translated by Carys Evans-Corrales
“What’s wrong here is that we don’t know
how to sell ourselves,” your fellow tenants
would always complain.
But when that guy who really had a handle on it
moved into Apartment B, fifth floor,
the whole building soon began to stone him from their little
A cowering disc. Appropriating hens.
If all of our imaginary fades away, where then
are the organs with which we forget?
To raise, it took multitudes;
to demolish: just a handful of folks.
PRETENDING THAT THE PAIN SHE FEELS IS PAIN
My looks suggest I like
things that I do not.
Everyone speaks through
As does this.
The walls of a grotto where, ten thousand years ago,
someone sullies the natural essence of the stone.
Coins, alternating current,
a girl born with beauty in her genes,
pock-marked by hang-ups.
Like an orgasm in Hedy Lamarr, like Nikola Tesla’s eyes.
A country where one needn’t be,
but can merely
A peeling away of gloves,
a touch of spice, the most prestigious
of all dubbing schools.
Capital is the nightmare
of being caught in our symbolic capacity.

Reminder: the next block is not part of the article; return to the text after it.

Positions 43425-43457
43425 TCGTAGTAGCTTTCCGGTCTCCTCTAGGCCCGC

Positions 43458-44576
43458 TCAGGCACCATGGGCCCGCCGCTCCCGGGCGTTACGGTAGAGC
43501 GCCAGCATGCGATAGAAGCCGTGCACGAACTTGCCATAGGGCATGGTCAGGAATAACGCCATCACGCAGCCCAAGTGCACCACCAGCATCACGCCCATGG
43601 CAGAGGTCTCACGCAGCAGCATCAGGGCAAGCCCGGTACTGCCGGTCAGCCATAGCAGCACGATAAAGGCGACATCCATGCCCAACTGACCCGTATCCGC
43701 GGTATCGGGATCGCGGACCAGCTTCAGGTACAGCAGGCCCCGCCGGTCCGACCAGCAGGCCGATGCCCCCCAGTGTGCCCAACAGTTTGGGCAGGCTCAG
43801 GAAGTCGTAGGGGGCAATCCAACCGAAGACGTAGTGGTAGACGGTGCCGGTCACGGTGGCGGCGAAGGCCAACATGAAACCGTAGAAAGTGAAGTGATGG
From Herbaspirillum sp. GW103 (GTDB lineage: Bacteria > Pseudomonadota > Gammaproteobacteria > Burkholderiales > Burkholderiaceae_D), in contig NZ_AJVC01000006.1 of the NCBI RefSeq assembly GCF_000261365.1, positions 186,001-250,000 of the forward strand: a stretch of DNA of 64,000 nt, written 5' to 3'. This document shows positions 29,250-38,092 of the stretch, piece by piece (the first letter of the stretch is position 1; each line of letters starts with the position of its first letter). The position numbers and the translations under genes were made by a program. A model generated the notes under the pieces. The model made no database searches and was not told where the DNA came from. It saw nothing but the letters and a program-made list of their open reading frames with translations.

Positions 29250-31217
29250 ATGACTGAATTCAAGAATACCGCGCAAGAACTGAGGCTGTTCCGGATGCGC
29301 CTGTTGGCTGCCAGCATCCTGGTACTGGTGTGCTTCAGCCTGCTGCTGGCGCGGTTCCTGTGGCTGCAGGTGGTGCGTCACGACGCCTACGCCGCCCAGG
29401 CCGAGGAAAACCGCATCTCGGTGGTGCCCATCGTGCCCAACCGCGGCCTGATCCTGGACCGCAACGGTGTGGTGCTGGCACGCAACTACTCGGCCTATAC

The most flattering of all: mortuary makeup.
Years of work turned into equestrian granite.
An industry of poverty, wolfram in kitchen gardens.
Like an ardent body, aware but
Cheap false eyelashes, an image
identical to itself.
Like political poetry confused
with a selfie in the bathroom mirror.
The metonymy of evil.
The normative wrenched.
A set stage, a menu, an emergency escape from the fires of discourse.
Something whose roots stretch out to the air and longs
to return to the soil, once time
has elapsed since it burst into light—
like the eyes in potatoes.
The poem’s gaze is like this too:
worker ants in single file,
in timeless lines,
shreds of gestures
that look like
Read this in Galician
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Interview and introduction by Pola Oloixarac translated by Heather Cleary
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